Monday, October 26, 2009


by Polly Guerin, Fashion Historian

Cloaked in mystery and romance Gabrielle Bonheur "Coco" Chanel is one of the most fascinating women in history and so is the Chanel suit that has outlasted her legendary life of rags to riches and high society. Her extraordinary influence on the way women dressed in the 1920s and 1930s evokes an image of elegant simplicity and a modernist approach to fashion. No wonder, the Chanel suit reappears today as an all-time classic. Honors are pouring in across the country and with the opening of the film, "Coco, Before Chanel" at the Paris Theater, moviegoers learned the truth behind the Coco legend. But don't expect this movie to be all about the celebrated designer's famous Haute Couture days of wine and roses and high society. It focuses on her early days singing at cabarets, plying her dressmaking skills and finding romance with the wealthy male benefactors who provided financial aid and abetted her meteroric rise to stardom and high society. All aboard, Saks Fifth Avenue's windows paid homage to Chanel and invited viewers to take a vicarious trip on the Chanel train with the CC logo, pulling out all the stops with Chanel suits and accessories. Attention to detail made the Haute Couture Chanel jacket quite a different breed of garment from the traditional tailored styles. The Haute Couture version was hand-made in exquisite tweeds and boucle fabrics and the lining, printed or plain, matched the coorinating blouse, collar and cuffs. A delicate gilt chain sewn to the hem of the jacked added just a bit of weight so the jacket did not ride up. Now that is a classy suit, par excellence and it is said that if Chanel was not satisified she would rip off the sleeve of the Chanel suit time and again to get the perfect fit. The end result was that despite fashion's frivolity this was a suit that would last for years and still look chic.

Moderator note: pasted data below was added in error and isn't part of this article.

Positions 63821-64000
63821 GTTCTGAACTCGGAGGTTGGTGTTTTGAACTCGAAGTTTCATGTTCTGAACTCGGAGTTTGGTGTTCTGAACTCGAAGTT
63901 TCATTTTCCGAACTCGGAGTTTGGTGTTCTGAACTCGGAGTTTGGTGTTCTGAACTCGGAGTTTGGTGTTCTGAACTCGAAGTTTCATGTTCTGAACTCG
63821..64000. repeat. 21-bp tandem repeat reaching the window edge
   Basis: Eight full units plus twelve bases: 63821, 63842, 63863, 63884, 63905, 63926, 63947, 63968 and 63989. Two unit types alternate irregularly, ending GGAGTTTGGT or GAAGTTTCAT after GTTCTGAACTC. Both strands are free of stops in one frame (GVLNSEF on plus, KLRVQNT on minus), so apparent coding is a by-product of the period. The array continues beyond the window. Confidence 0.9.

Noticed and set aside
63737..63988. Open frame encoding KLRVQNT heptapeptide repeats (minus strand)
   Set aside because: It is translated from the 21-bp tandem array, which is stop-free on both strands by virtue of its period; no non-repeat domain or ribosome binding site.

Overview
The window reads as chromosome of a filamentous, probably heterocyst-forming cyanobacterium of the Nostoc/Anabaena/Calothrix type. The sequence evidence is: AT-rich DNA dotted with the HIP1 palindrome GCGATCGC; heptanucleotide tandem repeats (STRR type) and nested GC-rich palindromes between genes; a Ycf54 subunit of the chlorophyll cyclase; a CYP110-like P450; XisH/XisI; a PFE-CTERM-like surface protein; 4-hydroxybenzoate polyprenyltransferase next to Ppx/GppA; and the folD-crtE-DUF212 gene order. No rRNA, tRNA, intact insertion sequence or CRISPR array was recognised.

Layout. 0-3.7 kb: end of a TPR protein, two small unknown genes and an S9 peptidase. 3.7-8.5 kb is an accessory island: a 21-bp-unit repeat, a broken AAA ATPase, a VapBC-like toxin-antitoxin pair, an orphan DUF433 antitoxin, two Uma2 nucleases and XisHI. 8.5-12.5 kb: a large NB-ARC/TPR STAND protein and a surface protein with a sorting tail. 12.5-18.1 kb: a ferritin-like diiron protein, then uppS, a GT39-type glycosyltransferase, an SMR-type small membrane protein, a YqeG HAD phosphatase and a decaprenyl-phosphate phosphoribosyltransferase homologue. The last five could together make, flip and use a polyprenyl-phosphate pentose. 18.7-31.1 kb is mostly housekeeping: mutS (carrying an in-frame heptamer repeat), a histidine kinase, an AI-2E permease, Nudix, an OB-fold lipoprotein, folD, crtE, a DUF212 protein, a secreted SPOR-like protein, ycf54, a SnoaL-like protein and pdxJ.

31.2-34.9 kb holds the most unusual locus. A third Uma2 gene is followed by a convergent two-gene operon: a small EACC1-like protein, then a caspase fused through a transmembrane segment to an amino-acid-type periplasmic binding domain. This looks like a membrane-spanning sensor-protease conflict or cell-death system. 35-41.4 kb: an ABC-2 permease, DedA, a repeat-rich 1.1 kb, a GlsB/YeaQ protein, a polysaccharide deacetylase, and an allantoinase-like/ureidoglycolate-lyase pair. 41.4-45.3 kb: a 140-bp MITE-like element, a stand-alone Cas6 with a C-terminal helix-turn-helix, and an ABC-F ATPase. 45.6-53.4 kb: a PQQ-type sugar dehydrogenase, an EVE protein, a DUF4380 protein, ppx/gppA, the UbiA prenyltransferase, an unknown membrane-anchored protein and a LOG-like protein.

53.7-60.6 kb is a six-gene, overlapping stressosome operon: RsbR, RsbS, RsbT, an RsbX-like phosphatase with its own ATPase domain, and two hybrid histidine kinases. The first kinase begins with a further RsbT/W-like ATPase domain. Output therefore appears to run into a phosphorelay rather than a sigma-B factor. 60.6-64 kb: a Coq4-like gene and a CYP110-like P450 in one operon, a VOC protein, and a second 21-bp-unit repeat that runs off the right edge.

Notorious as a born romantic, her name was linked with celebrated men of the era. Idle hours on the Duke of Westminster's yacht did not stop Chanel's imagination and from the crew's uniforms she developed jersey yachting fashions and sportswear. Polly dishes the dirt that so many biographers have tended to hide about this amazing woman. After her romantic attachment to a German officer during WWII she fled to Switzerland and only returned to Paris to open her Couture House after the largesse of the French population forgave her dalliance.
Chanel is the trademark for fashion, accessories, perfume, cosmetics and all sorts of lovely things. If it isn't an authentic Chanel suit, do not use terms in your writing such as Chanel-ed, Chanel--issim or Chanel-ized. Lawyers positively detest them.
Bio: Polly was a fashion reporter when she was sent to cover the House of Chanel collection for the trade publication, bible of the fashion industry, Women's Wear Daily and had the great pleasure of meeting Madame herself. As a professor at the Fashion Institute of Technology she became a recognized fashion historianon on the subject of the Chanel suit. Visit Polly at

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